Paladino will headline a Tea Party Express rally for Corwin next week.
But perhaps the ultimate indicator that the race has spiraled into a national cacophony: Trump, fumbling for relevancy now that the birther issue he championed has died down, weighed in this week. Speaking in New Hampshire, Trump blamed Corwin’s slide on her support for the controversial House GOP budget plan and said she was “having a hard time defending that whole situation with Medicare.”
There is one notable holdout: Andrew Cuomo, the state’s newly elected Democratic governor, who enjoys high approval ratings and has avoided the sharply partisan fray. Cuomo has not endorsed Hochul and has not campaigned for her despite being in Buffalo Thursday to deliver a speech.
At stake for the national figures who are involved: bragging rights. Whichever party comes out on top will lay claim to the first competitive electoral battle of the critical 2012 cycle and will tout the win as evidence of momentum.
“The thing about special elections is that they’re the only game in town — so everyone’s watching them,” said Carl Forti, a GOP consultant and political director of American Crossroads, who speculated that each party would spend $2 million on the race.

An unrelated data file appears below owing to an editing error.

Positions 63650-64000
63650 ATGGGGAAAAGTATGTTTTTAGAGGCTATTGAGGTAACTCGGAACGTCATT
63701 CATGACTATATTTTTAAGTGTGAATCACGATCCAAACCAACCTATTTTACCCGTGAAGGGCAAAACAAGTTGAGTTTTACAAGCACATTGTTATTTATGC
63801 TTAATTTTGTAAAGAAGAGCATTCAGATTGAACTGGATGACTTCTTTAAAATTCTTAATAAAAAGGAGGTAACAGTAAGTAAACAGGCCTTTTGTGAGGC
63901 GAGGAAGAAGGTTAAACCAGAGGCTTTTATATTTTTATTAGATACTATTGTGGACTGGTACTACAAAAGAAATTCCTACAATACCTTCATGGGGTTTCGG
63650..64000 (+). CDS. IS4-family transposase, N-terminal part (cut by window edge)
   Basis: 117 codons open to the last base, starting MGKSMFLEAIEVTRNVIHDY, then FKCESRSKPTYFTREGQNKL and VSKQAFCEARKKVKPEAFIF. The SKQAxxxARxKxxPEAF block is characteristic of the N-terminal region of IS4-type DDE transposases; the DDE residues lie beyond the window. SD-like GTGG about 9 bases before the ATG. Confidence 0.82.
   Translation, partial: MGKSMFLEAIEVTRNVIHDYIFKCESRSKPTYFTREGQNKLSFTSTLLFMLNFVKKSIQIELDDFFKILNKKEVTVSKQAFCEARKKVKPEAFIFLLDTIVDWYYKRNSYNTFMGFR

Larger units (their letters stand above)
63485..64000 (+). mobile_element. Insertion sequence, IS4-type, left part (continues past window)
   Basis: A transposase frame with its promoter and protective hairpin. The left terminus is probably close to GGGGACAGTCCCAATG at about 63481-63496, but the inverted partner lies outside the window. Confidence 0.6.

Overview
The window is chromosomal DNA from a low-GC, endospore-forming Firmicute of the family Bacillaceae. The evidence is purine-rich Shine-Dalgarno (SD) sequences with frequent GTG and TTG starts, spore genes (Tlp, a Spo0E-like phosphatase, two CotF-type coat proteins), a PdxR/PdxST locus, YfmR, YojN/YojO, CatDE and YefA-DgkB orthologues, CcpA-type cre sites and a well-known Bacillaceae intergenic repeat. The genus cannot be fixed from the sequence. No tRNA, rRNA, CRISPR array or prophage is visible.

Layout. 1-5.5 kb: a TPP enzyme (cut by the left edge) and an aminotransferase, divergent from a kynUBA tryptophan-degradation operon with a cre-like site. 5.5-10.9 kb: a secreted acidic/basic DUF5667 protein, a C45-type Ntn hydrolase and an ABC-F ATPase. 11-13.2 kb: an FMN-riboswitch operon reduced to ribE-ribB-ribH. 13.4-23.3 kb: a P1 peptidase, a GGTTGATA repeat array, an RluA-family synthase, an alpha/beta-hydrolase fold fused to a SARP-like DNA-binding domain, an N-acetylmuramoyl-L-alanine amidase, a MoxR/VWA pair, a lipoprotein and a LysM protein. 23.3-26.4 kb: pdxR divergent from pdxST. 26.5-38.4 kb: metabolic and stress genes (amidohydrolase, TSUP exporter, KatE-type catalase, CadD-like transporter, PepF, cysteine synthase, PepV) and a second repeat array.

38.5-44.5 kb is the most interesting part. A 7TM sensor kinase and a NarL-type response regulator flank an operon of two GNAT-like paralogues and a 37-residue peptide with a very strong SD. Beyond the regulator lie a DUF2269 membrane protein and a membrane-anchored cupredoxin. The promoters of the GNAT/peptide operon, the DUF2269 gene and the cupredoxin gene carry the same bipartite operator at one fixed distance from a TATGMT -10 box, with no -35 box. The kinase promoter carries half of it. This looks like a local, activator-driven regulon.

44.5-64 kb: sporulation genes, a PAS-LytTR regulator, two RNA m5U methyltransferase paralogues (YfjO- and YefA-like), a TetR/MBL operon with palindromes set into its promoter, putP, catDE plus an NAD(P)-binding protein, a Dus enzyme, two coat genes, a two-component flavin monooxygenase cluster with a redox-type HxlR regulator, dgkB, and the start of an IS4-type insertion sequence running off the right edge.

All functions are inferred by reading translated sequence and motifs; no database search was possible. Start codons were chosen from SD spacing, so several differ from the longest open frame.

To some, the district — a rural, heavily middle-class area that stretches from the outer area of Buffalo to the suburbs of Rochester — is the perfect laboratory for taking the public temperature in the still formative election cycle.
“Buffalo isn’t in New York state — it’s in the Midwest, and the voters there are able to move either way. National Republicans and national Democrats will be able to mouth off on the national news shows over whatever the results are,” said Hank Sheinkopf, a New York City-based Democratic consultant. “There’s a lot riding on this.”
“It’s a circus right now,” Sheinkopf said. “Nobody wants anyone else to have an advantage.”
National groups are also determined to cast the race as a referendum on the national budget. Hochul has run TV ads hammering Corwin for supporting a GOP budget plan that “would essentially end Medicare,” while Corwin has shot back that Hochul has no solutions for addressing the nation’s debt crisis.
“I think the race has become national because it coincided with the Republican budget plan,” said Lapp, whose organization is considering investing in the contest. “The dynamics of that are playing out in this race.”
With the race under the national microscope, said Lapp, it offers the perfect opportunity to gauge how the budget plan is playing politically.
“There’s always something unique about special elections because they take place in a vacuum,” Lapp said.
But in a cycle where control of the lower congressional chamber is at stake, both parties’ sudden involvement can be distilled even further: It’s competitive.
“Both parties think the race is up for grabs,” said former New York Rep. Tom Reynolds, a past NRCC chairman who held the seat for a decade. “If it’s this close, it makes people want to get involved.”
“I think we’ll see more groups get in one way or the other,” he said.